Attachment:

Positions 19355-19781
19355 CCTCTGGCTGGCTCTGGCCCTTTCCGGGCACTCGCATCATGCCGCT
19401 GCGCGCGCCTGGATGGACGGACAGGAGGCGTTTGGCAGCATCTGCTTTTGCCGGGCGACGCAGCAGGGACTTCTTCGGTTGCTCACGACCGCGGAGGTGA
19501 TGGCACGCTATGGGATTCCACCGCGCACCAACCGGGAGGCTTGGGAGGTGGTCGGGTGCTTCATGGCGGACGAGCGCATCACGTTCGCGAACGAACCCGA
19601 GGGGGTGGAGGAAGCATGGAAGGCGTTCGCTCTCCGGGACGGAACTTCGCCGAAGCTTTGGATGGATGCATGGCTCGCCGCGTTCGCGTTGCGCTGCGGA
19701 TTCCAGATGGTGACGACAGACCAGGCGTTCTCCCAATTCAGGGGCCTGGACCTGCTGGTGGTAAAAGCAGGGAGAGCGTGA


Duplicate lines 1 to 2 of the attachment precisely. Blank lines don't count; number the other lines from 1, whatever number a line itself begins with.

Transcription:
Positions 19355-19781
19355 CCTCTGGCTGGCTCTGGCCCTTTCCGGGCACTCGCATCATGCCGCT